Internet Failure - Cannot ping LAN Gateway IP
kjemison last edited by
Working on a 60 user network with pfsense 2.0.1 as the router / gateway. I have found that very sporadically systems will loose connection to the LAN IP for the gateway and thus the Internet connectivity goes down. I try to ping the gateway (192.168.1.1) and get timeouts. However, I can ping other devices on the network with no problems. The pfsense box is acting as a DHCP server as well. Disabling and then re-enabling the network adapter on the client system seems to resolve the issue. Could it be something with the DHCP server part of pfsense? Just asking as I do not know where to look for an odd issue like this.
I have changed out the network card twice on the pfsense box (Intel Pro 1000). But, experiencing the same issues.
Any help would be greatly appreciated with this!!
phil.davis last edited by
It sounds like the hardware is OK, since the client can access the rest of the network, so its local cable, switch… are going. But a reset of the client NIC brings back access to the pfSense gateway.
Perhaps there is another box on the network somewhere set to 192.168.1.1?
The client sometimes gets the MAC address of the rogue box rather than pfSense. Resetting the client NIC would clear the arp cache and let it start again finding the MAC for 192.168.1.1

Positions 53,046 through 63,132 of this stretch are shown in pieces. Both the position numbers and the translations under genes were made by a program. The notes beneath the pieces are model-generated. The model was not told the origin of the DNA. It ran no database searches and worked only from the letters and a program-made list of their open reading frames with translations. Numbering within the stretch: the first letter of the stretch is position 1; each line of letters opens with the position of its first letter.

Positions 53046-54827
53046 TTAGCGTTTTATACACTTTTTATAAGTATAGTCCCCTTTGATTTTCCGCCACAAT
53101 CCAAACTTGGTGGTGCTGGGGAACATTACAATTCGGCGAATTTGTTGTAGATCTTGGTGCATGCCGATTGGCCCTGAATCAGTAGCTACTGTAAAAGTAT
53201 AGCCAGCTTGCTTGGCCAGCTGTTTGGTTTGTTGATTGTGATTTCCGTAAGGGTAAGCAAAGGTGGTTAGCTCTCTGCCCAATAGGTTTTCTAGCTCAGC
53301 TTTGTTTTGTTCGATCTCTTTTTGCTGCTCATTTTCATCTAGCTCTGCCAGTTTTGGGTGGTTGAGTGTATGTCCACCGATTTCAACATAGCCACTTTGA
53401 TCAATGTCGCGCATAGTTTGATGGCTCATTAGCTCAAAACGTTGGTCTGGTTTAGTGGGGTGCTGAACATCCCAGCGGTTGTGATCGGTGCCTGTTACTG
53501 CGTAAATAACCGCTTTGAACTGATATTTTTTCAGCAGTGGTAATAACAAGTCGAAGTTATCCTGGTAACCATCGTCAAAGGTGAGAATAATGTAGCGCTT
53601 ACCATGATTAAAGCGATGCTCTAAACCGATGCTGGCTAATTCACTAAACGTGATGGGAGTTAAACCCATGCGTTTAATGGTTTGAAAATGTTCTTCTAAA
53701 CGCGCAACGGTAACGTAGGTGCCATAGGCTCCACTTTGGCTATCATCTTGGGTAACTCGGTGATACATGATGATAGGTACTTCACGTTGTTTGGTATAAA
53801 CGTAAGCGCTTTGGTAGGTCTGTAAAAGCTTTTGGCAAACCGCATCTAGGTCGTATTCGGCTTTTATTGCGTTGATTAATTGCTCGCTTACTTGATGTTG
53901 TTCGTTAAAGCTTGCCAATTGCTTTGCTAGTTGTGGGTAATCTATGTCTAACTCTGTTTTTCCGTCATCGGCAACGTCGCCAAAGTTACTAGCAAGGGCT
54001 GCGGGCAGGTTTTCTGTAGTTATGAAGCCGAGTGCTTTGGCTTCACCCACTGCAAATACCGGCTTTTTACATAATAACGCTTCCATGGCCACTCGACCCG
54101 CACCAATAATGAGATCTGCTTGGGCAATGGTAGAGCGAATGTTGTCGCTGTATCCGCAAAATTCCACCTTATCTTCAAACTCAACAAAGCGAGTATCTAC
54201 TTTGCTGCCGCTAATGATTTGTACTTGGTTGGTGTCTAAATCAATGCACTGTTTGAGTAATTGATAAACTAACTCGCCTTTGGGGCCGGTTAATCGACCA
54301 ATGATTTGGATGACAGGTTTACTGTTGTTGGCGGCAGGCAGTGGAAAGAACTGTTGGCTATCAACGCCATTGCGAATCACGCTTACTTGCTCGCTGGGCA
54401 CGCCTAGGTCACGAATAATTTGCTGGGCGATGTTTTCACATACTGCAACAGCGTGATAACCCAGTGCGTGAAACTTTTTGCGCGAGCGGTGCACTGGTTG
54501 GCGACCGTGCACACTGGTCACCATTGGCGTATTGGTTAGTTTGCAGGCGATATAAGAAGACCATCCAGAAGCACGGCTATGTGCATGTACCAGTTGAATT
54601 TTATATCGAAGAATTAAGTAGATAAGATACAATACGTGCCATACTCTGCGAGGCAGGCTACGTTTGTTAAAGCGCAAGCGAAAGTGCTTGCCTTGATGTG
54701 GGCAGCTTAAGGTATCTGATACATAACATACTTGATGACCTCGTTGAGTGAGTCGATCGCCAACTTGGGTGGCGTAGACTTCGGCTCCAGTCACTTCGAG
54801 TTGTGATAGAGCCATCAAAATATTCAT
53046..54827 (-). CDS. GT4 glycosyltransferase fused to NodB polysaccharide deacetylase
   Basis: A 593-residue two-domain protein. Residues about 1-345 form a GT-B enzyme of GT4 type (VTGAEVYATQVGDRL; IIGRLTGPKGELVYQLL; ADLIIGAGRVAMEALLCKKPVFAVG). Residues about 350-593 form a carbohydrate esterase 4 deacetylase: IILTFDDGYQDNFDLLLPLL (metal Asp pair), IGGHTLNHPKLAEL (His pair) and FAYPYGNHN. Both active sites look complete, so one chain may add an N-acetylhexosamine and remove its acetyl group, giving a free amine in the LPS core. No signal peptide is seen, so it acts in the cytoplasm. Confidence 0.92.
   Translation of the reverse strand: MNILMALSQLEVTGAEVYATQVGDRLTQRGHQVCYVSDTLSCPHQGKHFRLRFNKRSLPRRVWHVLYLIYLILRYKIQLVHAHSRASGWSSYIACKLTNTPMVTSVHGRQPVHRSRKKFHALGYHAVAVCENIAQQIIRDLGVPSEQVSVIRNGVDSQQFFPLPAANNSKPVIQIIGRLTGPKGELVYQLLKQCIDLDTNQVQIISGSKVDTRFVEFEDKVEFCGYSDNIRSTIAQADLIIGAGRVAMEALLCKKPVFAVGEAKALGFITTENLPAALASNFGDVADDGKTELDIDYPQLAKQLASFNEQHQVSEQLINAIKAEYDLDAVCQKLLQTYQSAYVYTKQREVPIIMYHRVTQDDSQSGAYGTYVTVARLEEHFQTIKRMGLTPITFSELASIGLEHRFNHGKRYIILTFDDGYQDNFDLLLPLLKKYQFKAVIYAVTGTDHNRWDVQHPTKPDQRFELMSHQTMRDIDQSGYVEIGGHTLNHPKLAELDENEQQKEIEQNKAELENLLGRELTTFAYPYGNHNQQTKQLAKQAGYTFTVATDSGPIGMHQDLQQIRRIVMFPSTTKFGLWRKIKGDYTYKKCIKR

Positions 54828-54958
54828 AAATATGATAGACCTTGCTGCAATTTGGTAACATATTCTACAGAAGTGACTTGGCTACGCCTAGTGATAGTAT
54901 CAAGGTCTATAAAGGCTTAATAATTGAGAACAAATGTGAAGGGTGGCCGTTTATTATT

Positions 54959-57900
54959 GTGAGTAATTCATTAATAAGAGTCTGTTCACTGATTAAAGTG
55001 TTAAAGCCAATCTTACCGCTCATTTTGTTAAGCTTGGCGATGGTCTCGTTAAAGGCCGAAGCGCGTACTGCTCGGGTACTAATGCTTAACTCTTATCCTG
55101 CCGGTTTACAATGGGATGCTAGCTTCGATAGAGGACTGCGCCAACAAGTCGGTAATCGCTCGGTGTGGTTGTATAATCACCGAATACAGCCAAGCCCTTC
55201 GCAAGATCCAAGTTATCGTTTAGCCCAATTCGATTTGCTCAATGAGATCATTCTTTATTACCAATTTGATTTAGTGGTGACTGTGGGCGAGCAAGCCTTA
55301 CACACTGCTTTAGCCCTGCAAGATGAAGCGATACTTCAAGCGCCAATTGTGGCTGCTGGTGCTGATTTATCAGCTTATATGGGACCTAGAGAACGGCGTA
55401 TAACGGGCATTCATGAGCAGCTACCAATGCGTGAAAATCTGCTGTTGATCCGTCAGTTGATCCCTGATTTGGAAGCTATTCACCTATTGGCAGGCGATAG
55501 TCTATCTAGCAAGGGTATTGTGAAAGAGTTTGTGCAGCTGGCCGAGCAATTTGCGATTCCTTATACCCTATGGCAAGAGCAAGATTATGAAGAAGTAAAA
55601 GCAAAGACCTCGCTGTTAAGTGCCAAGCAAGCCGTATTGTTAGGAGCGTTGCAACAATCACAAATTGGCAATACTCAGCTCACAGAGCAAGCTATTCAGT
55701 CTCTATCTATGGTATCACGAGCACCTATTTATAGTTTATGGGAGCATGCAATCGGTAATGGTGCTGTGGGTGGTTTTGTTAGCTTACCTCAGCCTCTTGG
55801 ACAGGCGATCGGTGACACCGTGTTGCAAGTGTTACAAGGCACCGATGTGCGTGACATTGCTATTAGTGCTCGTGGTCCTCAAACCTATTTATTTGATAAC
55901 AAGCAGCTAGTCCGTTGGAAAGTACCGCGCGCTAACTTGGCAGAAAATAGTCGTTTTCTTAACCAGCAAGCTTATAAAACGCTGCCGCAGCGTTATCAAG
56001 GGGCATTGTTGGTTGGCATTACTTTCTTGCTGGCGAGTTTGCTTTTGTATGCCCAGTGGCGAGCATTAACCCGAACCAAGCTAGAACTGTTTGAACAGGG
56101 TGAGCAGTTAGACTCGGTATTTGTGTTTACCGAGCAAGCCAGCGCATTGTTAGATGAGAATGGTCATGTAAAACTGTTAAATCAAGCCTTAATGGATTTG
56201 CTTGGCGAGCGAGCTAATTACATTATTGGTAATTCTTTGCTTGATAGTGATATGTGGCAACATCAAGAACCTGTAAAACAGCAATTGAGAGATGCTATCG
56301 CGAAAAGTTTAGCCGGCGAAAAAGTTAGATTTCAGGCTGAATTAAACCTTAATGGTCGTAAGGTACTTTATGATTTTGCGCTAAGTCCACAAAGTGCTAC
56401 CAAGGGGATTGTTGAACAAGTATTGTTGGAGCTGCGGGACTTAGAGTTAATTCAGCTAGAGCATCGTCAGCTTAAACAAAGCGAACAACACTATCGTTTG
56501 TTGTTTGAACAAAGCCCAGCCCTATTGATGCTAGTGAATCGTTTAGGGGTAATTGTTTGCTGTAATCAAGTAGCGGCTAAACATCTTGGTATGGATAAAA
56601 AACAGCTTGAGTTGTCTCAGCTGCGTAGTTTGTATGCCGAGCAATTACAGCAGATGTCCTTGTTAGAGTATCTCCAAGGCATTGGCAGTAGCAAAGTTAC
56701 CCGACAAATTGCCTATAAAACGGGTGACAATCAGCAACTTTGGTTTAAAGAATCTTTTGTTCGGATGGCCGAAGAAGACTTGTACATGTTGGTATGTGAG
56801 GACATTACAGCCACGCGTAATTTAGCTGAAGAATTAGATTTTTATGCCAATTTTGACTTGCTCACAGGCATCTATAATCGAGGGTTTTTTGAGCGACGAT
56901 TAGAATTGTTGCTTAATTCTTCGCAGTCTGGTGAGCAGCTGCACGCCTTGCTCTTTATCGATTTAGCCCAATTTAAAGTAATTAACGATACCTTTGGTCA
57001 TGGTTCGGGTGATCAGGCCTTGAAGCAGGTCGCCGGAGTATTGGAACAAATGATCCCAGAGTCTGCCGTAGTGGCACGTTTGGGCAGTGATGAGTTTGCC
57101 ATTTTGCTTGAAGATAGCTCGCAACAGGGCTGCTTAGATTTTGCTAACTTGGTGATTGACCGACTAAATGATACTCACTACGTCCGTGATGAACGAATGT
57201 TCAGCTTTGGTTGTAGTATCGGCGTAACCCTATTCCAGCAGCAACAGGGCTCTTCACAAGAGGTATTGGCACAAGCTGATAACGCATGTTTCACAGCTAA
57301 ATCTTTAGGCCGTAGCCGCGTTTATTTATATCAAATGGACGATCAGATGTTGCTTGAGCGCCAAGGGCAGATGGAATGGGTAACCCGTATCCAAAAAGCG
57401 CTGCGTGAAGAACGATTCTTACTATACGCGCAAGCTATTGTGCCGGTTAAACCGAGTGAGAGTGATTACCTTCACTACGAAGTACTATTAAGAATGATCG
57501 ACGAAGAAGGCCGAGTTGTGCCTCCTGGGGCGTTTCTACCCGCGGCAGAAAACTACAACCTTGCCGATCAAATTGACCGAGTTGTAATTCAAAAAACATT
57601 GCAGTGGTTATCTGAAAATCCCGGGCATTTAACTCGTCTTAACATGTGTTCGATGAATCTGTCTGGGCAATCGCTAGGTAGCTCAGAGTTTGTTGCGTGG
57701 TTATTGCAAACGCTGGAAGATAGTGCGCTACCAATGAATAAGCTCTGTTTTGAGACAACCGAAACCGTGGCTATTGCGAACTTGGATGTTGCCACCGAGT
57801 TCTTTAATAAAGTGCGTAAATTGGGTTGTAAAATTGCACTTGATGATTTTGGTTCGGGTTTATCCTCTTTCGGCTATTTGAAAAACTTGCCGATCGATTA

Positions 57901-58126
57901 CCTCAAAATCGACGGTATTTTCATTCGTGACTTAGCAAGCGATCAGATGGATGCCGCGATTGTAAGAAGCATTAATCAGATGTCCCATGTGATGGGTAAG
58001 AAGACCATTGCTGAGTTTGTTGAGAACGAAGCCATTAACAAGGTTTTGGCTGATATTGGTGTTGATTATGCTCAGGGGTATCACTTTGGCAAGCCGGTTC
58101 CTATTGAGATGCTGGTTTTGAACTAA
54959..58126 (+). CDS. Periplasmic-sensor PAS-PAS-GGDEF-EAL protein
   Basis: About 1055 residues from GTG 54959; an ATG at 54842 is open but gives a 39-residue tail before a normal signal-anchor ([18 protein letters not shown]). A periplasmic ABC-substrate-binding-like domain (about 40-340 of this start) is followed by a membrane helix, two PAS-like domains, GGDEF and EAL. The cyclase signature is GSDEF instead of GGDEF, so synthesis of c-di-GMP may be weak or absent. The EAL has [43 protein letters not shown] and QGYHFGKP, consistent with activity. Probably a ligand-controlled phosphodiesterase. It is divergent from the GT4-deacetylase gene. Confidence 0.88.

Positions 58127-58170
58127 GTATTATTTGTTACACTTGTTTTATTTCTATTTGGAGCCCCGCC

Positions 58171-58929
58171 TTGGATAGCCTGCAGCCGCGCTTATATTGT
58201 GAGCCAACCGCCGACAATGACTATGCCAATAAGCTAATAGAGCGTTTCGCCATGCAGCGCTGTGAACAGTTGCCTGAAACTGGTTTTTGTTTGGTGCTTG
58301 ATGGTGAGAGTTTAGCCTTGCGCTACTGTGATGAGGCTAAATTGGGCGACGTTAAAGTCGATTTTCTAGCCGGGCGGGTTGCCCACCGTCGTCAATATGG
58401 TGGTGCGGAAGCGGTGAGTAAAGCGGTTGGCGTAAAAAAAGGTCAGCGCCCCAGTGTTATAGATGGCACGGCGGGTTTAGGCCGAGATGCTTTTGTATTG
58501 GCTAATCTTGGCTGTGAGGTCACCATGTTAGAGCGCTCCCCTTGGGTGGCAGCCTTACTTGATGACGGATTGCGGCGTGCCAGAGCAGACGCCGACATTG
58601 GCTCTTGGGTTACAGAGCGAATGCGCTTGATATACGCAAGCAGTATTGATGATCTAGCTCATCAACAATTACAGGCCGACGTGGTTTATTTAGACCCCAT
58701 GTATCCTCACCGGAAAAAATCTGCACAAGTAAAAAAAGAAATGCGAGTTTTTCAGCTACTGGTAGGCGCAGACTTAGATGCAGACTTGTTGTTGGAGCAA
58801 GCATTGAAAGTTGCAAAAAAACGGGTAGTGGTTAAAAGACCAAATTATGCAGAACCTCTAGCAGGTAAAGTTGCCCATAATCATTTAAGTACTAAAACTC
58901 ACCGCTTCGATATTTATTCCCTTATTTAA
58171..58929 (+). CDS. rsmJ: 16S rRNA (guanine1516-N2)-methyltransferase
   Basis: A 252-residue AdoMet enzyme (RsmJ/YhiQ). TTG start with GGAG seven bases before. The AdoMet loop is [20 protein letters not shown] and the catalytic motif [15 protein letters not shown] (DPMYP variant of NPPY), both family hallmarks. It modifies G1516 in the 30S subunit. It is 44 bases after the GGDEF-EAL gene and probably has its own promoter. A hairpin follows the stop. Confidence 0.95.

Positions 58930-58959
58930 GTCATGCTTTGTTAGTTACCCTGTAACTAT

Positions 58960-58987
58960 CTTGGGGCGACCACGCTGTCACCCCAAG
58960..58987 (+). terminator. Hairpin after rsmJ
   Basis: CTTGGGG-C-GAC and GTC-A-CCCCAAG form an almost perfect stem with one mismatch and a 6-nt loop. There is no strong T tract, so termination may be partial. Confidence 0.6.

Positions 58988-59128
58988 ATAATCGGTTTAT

Try "arp -a" on the client and see what it thinks is the MAC address of 192.168.1.1, then compare that to the real MAC address of the pfSense LAN NIC.
or it could be some completely different weird network issue ;)
kjemison last edited by
Thanks for the reply Phil.
I am working on it …
you were right! ... Some of the systems are getting different MAC addresses for the 192.168.1.1 gateway address..
The company hired an "In House IT Guy" and I have no idea where or what he may have installed.
Now I am off on a prolonged treasure hunt for a rogue device assigned to 192.168.1.1
Thanks again Phil!
timthetortoise last edited by
Are your switches managed? If so, get on the same subnet, ping 192.168.1.1, look at your ARP table on your machine (arp -a, or arp -an on Linux so it doesn't resolve DNS), get the offending MAC, and do a sh mac xxxx.xxxx.xxxx or your switches' equivalent and track it down from there. Chances are good that it's a wireless router plugged in at some clueless person's desk.
Yup if you don't have smart switches, if you get the mac of this rouge you can look up the maker via a mac vendor lookup site - just google for one.
Also - I would change your pfsense lan IP to something else vs .1 for quick fix. Also IMHO, using .254 and .1 if your going to use 192.168.1.0/24 as your network is prob not a great idea because lots and lots of devices default to these. So someone brings in a switch, or a soho router, etc. and plugs it in and bam you have a conflict with your gateway device.